PokerStars Changes Course on Satellite Policy

July 24th, 2014 | by Jason Reynolds
PokerStars wants players to continue using satellites to help them enter tournaments like the World Series of Poker.

Online satellites sponsored by PokerStars and other operators have helped expand fields at major tournaments like the World Series of Poker. (Image: pokerstarsblog.com)

Online satellites are a big part of the story of how tournament poker grew so popular. The World Series of Poker’s Main Event exploded in large part based on the idea that a satellite that cost you a few dollars to play in could land you on a real life tournament where you could win millions of dollars. Who knew, then, that requiring people to actually use the seats they won in satellite would be such a controversial stance?

But that was exactly the position that PokerStars took last week, and one that caused a lot of pushback from its players. That’s why the world’s largest online poker room decided to reverse course this week, giving back players the flexibility to do what they want with their satellite winnings.

Players Target Tournament Dollars, Not Seats

Traditionally, players on PokerStars who won a satellite seat have been able to withdraw from the tournament they’ve qualified for. They would then receive the buy-in amount in Tournament Dollars (or $T), a currency that could be used to buy into any tournament on the site.

But over the last two months, PokerStars slowly rolled out a new rule, one that only started affecting players in large numbers last week. While most players could still take the $T at will, that was no longer going to be the case for players who entered a satellite that they bought into using Frequent Player Points (FPPs). For those players, the first seat they won into a given event would have to be played; after that, all additional seats won could still be turned into $T.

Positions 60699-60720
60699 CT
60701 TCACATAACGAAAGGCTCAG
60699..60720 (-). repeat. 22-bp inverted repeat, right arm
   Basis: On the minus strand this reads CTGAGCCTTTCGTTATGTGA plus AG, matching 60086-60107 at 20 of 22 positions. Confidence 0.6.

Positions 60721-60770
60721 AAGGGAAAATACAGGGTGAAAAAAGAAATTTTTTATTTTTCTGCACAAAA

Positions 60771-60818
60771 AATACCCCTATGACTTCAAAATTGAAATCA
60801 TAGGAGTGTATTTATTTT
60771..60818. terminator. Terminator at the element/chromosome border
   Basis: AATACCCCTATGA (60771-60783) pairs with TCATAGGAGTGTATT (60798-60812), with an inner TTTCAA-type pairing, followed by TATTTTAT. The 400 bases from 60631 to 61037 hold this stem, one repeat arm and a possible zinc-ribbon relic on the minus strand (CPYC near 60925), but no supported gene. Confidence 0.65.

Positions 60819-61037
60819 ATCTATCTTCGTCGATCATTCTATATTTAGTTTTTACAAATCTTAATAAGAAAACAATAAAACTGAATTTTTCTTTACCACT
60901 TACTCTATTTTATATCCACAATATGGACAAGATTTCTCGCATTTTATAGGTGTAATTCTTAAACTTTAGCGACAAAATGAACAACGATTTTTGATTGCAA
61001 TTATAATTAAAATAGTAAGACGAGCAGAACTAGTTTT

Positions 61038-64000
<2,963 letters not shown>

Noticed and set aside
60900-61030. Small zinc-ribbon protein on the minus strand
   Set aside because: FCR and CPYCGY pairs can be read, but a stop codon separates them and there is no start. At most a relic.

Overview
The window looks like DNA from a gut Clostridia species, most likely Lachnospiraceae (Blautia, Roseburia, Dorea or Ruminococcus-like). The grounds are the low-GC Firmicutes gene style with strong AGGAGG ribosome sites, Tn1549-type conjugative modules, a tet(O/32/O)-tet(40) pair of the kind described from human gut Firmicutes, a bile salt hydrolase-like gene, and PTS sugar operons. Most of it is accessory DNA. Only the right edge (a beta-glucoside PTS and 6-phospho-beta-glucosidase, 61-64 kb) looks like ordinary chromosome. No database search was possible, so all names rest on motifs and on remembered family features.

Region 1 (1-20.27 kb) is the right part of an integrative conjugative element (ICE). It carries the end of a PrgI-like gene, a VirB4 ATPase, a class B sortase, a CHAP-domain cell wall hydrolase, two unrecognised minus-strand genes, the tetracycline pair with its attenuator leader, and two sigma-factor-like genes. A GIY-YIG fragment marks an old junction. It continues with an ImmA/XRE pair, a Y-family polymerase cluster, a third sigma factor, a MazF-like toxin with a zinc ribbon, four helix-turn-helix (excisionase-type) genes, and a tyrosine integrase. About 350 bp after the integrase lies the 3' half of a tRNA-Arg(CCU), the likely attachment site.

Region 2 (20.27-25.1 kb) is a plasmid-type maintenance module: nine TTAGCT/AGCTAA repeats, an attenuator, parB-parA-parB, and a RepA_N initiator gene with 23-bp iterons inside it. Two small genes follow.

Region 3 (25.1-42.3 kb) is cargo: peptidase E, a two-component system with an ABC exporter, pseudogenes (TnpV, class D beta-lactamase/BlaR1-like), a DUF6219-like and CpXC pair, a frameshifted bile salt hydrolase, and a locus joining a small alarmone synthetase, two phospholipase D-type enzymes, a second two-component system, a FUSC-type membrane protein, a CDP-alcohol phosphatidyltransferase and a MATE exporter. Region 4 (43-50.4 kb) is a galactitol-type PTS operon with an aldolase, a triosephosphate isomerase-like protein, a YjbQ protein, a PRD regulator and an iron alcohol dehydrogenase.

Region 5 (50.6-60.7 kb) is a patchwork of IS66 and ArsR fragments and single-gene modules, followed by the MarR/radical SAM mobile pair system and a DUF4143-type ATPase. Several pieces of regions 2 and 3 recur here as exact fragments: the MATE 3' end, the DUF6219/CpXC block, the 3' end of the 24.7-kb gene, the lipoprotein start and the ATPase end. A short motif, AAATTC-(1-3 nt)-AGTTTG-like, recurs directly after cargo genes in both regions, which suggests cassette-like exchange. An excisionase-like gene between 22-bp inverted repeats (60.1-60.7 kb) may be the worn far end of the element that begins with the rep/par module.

This change caused some outrage among players who primarily used FPP satellites as a way to earn $T. While this included some regular tournament players, it was especially damaging for high-end cash game players who wouldn’t normally play tournaments, but did so as a way of gaining value from their FPPs. These players would often play satellites just to win $T and then sell those dollars at a slight discount to tournament players.

PokerStars Reverses Course, For Now

That inevitably led to complaints, which in turn quickly led to a reversal in policy by PokerStars.

“Over the last two months PokerStars has gradually introduced a requirement that FPP satellite winners must play the first seat won to a given target,” PokerStars representative “MikeJ” wrote on the Two Plus Two forums. “We are now reversing this change.”

MikeJ went on to note that PokerStars would likely still go ahead and make players use their tournament entries at some point, as that’s the whole point of having satellites in the first place.

“The goal of this change is to ensure that satellites are achieving their intended purpose, to help players qualify for tournaments that they might not otherwise play,” MikeJ noted. “However, the change had an additional substantial, but unintended, negative impact on the value of VIP rewards for a subset of players.”

This situation was most damaging to players who had collected a large number of FPPs, but were not playing enough to reach Supernova status. While all VIP players can trade in FPPs for cash, only Supernova players can do so at a rate better than the expected return on FPP satellites, which makes the satellites the most valuable way to spend points for most players.

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